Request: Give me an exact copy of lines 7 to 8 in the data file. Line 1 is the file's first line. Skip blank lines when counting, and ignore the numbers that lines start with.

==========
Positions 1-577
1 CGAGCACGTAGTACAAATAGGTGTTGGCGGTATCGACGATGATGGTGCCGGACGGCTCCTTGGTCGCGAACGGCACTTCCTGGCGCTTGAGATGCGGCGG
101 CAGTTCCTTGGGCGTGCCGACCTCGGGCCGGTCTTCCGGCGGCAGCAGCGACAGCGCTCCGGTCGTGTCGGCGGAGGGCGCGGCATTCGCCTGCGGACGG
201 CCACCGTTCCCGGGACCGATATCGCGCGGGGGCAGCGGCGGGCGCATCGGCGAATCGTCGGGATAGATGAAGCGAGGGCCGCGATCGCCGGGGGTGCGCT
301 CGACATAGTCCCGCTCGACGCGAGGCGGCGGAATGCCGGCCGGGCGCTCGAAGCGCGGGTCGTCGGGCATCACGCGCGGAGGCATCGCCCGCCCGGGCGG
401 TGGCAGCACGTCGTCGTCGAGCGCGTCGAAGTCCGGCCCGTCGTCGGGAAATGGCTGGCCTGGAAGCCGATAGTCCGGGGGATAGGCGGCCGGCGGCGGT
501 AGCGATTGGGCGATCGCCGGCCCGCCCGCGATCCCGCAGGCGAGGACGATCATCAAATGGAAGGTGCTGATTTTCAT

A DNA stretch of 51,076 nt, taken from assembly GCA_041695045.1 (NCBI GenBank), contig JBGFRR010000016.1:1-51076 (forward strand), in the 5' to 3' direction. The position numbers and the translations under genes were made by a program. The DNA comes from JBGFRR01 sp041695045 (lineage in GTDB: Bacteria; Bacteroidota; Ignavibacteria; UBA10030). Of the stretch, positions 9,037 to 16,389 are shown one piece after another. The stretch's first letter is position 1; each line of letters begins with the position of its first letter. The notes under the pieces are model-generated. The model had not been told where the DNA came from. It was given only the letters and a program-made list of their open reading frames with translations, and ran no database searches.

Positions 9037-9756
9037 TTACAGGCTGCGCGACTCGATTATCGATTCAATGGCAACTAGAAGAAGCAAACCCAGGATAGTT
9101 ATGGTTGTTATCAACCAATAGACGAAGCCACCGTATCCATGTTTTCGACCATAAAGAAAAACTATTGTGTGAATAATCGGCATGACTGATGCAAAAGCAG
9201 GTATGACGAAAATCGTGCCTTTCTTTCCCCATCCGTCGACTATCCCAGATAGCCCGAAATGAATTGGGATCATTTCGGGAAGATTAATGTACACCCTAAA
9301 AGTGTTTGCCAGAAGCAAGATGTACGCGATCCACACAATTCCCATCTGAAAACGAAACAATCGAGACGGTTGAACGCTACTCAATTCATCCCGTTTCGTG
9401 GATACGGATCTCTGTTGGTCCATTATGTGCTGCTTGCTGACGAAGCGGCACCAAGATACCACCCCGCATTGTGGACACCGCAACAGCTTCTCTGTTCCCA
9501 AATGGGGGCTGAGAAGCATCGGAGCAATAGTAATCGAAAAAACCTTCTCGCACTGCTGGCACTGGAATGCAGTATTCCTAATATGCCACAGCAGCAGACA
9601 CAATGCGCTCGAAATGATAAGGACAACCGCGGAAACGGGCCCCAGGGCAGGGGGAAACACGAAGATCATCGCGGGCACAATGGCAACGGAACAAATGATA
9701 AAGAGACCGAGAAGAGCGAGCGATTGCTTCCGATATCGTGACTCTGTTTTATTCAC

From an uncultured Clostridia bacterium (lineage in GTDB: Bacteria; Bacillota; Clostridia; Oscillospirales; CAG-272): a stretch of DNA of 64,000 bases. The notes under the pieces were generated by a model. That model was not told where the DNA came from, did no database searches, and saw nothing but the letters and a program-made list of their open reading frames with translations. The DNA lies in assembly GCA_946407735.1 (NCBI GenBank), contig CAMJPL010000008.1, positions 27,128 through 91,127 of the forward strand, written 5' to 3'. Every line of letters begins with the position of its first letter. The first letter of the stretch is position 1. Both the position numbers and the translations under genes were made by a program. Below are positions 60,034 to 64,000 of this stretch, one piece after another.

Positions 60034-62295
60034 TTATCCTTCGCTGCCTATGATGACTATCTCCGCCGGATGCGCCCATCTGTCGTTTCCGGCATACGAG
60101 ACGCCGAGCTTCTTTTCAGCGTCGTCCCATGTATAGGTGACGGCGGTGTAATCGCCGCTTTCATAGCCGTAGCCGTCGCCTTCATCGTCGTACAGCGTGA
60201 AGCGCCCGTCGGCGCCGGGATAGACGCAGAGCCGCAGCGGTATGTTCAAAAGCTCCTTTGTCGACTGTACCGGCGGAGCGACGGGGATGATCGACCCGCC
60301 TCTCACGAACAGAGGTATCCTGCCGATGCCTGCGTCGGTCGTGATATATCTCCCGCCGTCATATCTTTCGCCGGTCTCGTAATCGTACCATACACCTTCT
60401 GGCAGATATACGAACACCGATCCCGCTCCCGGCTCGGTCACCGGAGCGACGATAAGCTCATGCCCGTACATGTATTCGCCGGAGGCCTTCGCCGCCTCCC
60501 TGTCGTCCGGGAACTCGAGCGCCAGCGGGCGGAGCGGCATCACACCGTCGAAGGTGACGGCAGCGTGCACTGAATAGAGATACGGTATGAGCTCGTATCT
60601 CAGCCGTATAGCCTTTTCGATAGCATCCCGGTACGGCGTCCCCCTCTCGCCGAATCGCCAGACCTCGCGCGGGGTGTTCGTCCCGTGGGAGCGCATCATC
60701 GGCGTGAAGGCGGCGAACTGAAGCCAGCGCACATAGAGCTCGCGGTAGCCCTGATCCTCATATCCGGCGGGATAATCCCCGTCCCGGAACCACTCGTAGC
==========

501 AGCGATTGGGCGATCGCCGGCCCGCCCGCGATCCCGCAGGCGAGGACGATCATCAAATGGAAGGTGCTGATTTTCAT

A DNA stretch of 51,076 nt, taken from assembly GCA_041695045.1 (NCBI GenBank), contig JBGFRR010000016.1:1-51076 (forward strand), in the 5' to 3' direction. The position numbers and the translations under genes were made by a program. The DNA comes from JBGFRR01 sp041695045 (lineage in GTDB: Bacteria; Bacteroidota; Ignavibacteria; UBA10030). Of the stretch, positions 9,037 to 16,389 are shown one piece after another. The stretch's first letter is position 1; each line of letters begins with the position of its first letter. The notes under the pieces are model-generated. The model had not been told where the DNA came from. It was given only the letters and a program-made list of their open reading frames with translations, and ran no database searches.